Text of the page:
D-Day's legacy for New Zealand

Dr Oliver Hartwich
Insights Newsletter
7 June, 2024

Yesterday, 6 June, was the 80th anniversary of D-Day, the Allied landings in Normandy. This day marked the beginning of the liberation of Western Europe from Nazism. It was also the birth of the modern West as a community of nations upholding the principles of liberty.

Many New Zealanders may not know that our nation played a crucial role on this day. An estimated 10,000 New Zealanders supported the landings as pilots, crew members, and sailors in the Royal Air Force and Royal Navy. They flew bombers, fired from warships, and steered landing craft onto the beaches of Normandy – all under heavy enemy fire.

Although no New Zealand ground troops landed on 6 June, individual New Zealanders were involved from the start. In the following weeks and months, thousands of our soldiers fought for the liberation of France and the defeat of Nazi tyranny.

The heroic efforts of New Zealanders and their Allied comrades-in-arms in Normandy laid the foundation for the West as we understand it today: a community of values and defence, standing up for the principles of liberty and human rights.

Eighty years later, the West faces new challenges. Authoritarian regimes like Russia and China are challenging the rules-based world order, striving for dominance, and suppressing aspirations for freedom – sometimes by brute force, as Putin’s war of aggression against Ukraine shows.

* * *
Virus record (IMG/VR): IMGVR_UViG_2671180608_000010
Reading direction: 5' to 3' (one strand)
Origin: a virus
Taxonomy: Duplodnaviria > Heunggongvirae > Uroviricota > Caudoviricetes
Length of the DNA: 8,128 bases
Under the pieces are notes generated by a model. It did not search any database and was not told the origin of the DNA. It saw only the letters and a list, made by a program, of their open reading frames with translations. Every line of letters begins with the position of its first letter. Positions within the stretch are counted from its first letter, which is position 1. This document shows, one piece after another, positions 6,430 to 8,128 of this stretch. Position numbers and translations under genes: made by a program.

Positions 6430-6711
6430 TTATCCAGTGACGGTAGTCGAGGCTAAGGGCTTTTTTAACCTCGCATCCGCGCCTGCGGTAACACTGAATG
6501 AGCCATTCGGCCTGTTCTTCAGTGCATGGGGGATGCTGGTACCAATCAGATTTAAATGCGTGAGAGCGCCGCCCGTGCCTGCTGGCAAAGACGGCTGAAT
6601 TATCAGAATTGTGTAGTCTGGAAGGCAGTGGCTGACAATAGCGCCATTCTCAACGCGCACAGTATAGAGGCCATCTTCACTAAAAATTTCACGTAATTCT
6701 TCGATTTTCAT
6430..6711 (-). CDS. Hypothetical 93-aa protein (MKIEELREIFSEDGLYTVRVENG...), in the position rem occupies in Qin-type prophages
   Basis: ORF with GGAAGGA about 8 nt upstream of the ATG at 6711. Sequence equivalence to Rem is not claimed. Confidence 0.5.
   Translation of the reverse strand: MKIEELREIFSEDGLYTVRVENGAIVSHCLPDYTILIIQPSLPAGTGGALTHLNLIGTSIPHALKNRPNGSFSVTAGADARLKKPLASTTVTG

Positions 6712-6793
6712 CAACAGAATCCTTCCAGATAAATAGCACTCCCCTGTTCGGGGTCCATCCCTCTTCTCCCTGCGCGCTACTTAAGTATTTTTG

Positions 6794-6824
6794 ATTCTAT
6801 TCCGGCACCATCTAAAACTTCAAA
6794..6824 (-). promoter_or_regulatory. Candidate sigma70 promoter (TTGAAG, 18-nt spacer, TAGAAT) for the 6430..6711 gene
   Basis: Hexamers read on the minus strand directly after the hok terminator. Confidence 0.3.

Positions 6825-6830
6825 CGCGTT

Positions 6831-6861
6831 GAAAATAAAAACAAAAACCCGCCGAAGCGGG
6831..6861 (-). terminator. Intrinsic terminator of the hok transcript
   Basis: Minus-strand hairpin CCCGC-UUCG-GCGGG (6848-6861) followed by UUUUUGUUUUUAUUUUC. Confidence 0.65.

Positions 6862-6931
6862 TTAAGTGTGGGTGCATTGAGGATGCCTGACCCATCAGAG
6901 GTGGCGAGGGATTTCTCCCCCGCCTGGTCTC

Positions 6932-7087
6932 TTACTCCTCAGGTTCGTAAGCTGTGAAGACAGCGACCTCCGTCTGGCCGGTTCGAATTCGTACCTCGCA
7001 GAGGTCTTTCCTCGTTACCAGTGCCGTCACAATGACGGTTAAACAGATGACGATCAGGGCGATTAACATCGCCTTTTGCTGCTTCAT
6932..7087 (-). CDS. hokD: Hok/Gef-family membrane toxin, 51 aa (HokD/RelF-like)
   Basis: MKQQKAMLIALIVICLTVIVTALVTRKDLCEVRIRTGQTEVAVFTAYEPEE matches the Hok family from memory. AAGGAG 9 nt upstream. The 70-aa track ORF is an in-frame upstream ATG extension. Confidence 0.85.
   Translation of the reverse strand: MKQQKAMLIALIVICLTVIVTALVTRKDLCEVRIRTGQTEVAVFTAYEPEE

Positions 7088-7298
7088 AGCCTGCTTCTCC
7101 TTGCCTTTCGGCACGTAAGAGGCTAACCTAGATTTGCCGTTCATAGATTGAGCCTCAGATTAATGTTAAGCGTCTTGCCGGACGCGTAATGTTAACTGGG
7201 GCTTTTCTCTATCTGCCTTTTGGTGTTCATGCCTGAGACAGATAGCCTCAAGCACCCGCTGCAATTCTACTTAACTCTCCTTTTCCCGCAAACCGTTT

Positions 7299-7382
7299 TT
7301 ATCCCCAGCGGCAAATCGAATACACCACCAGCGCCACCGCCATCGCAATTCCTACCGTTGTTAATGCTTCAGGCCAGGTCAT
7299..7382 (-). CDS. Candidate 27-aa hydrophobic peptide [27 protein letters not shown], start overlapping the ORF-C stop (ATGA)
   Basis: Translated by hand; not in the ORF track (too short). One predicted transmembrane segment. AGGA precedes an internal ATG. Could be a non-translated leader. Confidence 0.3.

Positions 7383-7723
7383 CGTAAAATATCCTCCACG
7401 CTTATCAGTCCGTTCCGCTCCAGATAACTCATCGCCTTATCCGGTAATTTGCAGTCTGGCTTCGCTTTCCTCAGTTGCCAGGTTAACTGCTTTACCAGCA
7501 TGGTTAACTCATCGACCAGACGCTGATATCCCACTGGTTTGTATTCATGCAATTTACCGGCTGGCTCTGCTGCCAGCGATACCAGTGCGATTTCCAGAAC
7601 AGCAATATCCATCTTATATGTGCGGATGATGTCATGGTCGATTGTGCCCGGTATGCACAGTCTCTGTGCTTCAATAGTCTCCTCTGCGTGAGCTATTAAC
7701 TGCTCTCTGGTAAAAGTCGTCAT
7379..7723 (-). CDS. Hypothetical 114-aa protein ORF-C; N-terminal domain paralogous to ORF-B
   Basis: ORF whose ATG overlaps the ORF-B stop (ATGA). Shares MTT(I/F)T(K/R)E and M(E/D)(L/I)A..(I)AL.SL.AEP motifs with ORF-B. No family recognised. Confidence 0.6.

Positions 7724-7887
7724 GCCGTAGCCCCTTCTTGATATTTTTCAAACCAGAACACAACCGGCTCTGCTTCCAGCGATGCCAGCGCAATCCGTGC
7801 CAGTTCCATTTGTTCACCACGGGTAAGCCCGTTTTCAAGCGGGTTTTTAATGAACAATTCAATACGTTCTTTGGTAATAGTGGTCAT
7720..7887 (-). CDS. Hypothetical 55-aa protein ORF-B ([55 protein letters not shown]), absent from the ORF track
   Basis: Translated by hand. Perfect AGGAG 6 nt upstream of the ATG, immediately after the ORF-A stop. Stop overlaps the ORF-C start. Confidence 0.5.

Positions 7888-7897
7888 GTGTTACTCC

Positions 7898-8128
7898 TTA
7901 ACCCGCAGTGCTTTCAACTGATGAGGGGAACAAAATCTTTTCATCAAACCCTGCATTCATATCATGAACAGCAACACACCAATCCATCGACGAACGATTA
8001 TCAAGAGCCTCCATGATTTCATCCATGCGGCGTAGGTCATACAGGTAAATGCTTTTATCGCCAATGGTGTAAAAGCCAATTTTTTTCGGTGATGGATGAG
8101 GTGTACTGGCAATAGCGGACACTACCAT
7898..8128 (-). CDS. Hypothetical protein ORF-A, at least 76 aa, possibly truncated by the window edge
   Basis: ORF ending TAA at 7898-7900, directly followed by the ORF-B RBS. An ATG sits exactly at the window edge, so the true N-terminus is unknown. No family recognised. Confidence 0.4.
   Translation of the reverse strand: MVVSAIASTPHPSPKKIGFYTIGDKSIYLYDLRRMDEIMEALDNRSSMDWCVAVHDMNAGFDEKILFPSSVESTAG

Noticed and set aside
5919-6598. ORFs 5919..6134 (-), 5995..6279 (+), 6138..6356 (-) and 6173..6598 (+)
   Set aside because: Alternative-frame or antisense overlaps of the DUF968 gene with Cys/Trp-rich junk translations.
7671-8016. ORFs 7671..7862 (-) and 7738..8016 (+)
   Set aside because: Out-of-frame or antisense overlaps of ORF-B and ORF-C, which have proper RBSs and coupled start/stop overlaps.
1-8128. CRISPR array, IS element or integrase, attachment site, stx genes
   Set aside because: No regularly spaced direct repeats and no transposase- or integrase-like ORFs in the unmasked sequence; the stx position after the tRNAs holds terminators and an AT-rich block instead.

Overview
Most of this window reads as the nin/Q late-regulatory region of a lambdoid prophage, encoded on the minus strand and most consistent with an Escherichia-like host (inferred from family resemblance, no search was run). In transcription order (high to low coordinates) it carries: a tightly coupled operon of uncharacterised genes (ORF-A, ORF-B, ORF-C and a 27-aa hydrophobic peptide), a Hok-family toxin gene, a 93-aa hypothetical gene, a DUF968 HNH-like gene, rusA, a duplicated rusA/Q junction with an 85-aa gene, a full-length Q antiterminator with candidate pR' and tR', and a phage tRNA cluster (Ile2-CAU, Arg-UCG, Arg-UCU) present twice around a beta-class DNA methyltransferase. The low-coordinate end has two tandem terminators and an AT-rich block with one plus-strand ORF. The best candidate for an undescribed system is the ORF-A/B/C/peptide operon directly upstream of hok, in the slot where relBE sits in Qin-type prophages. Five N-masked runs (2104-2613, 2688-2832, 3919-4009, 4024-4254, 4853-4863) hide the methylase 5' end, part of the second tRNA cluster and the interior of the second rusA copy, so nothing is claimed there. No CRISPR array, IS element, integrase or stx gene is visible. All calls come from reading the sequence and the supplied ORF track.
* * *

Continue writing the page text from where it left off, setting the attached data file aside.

At the same time, internal crises and self-doubt are shaking the pillars of a liberal democratic order.

Now, even as Western values seem more contested than ever, New Zealanders should reflect on our nation’s role in defending the freedom and democracy.

In today’s complex geopolitical landscape, standing with like-minded nations is essential for safeguarding the rules-based international order.

New Zealand must be prepared to contribute to this effort, both diplomatically and, if necessary, militarily. Such preparedness requires strategic investments in our defence capabilities and strengthening partnerships with allies who share our commitment to the principles of liberty.

While the world has undergone significant changes since 1944, the fundamental ideals that our soldiers fought for on D-Day remain the bedrock of our society. The principles of liberty and the rule of law are not merely abstract concepts; they are the foundation upon which our prosperity and security are built.

This day should not just be about honouring the memory of D-Day veterans. It must also be about reaffirming our dedication to the values they upheld in the face of the threats to the pillars of a liberal democratic order in our time.

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